The members of the Doom Patrol aren’t superheroes. They didn’t want to be and they didn’t ask to be. But their sheer proximity to weirdness means that they end up having to play the part. They’re pretty bad at it, but when weirdness lands in their laps, there’s no one else around to handle it, so they do the best they can. Spoilers follow for Doom Patrol Season 2, Episode 8, “Dad Patrol.”
Three of the four storylines this week are dad-centric. Considering the episode is called Dad Patrol, it kind of makes sense, right? Even so, this episode feels weirdly disconnected. It feels like a classic case of the Dungeon Master letting the D&D party split up and then having trouble getting them back together.
The most interesting story this week comes from Jane. Jane discovered last week that one of her personalities, the Scarlet Harlot, was missing and that her station was down. Miranda, the ultra-competent and newly-revived personality tries to convince Jane that the personalities were no longer needed because Kay, who houses all of these personalities, is healing. Kay sends Jane off in search of her stuffed animal, though, which she lost at the bottom of a well as a child.
Here we see why the well is so terrifying for Jane. As a child, her abusive father would order her into the bucket used to pull water up and then lower her down to spend the night down there. Despite the short scenes, this is all pretty terrifying.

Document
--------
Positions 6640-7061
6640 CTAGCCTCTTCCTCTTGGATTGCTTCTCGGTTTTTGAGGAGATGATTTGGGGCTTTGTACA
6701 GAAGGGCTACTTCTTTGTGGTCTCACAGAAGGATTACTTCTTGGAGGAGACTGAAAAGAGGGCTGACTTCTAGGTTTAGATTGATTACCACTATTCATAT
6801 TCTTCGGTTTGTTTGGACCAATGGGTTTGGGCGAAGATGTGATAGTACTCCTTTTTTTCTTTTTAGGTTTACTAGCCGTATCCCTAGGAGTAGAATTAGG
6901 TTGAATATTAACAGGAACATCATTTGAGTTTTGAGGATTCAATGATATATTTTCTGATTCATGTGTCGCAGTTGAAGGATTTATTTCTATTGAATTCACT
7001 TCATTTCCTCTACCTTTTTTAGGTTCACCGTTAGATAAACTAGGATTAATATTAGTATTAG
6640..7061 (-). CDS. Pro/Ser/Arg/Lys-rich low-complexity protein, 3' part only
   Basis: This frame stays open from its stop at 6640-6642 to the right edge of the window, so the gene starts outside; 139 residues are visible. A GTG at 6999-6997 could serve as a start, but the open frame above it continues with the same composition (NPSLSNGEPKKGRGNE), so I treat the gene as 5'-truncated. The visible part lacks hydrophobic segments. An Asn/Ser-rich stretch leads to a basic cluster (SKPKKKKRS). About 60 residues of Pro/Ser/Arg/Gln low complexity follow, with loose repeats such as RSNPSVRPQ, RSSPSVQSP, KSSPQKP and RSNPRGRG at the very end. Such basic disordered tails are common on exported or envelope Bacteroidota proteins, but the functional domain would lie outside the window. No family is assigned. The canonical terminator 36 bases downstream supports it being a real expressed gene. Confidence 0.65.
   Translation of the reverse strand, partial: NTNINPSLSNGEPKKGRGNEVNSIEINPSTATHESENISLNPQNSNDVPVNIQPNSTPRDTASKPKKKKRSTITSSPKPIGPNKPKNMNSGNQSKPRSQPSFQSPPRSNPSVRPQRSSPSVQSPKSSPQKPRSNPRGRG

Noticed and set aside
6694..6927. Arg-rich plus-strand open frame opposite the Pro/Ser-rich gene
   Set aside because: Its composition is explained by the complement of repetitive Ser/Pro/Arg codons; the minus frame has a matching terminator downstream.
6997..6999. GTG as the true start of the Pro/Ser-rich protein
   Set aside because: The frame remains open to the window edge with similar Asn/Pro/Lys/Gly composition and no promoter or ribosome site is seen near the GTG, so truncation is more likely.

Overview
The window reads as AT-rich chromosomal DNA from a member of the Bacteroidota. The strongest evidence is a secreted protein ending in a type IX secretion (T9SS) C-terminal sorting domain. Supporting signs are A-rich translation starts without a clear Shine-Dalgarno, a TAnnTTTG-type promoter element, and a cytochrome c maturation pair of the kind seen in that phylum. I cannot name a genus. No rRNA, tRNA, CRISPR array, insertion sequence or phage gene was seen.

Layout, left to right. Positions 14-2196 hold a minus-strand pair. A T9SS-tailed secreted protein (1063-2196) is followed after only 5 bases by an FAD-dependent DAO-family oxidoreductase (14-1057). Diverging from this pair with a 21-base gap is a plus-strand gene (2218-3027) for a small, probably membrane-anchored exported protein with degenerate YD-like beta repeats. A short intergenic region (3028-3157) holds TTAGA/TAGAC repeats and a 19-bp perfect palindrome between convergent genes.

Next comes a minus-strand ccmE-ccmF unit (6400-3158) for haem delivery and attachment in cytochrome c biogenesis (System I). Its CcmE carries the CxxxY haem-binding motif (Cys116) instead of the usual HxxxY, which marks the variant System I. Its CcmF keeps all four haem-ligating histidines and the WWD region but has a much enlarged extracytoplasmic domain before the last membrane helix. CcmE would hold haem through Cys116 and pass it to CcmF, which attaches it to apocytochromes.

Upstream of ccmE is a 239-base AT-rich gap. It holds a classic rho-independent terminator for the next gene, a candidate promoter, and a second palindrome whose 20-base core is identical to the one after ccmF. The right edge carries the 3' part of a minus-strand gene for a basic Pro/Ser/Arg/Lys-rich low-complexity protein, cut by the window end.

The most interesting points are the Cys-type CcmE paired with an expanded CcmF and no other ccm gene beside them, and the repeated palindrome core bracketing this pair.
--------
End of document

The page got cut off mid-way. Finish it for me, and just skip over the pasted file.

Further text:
Despite that Jane goes after the stuffed animal with the help of Larry. On the way, they talk about how their pasts are holding them back, and discuss whether they should let them go or not. Trauma is never that simple, though.
When Jane gets to the bottom of the well, she discovers the toy and a note hidden in a gap in the well wall, realizing that Miranda hid them there years ago. When Jane goes to Miranda to apologize for doubting her, Miranda responds by pushing her into the well in the Underground, where five personalities, including Jane, now float.
While that’s happening, Cliff has a guest: his daughter Clara. This story’s a lot simpler, shorter, and sweeter. Cliff had sent her the tape of Niles confession about their family, giving her reason enough to give her dad a second chance. While the previous storyline is a condemnation of Jane’s horrifying father, this story is Cliff trying hard to do everything right. Much of the episode is spent taking Clara on a tour of Doom Manor, with Cliff telling her about all the weird things that go on in the house while he tries to make a case for himself as someone capable of being a good father if given the chance.
Cliff is a lapsed father who is working hard to do right by his child. Over and over we’ve watched Cliff tangle with his rage, but lately the rage has been more focused. While he dealt with his failing body, he dropped an ultimatum in Clara’s lap, basically saying he was ready if she wanted him in her life. The episode ends with her handing him an invitation to her wedding and him saying he wouldn’t let anything keep him from going. You know something is going to keep him from going, though.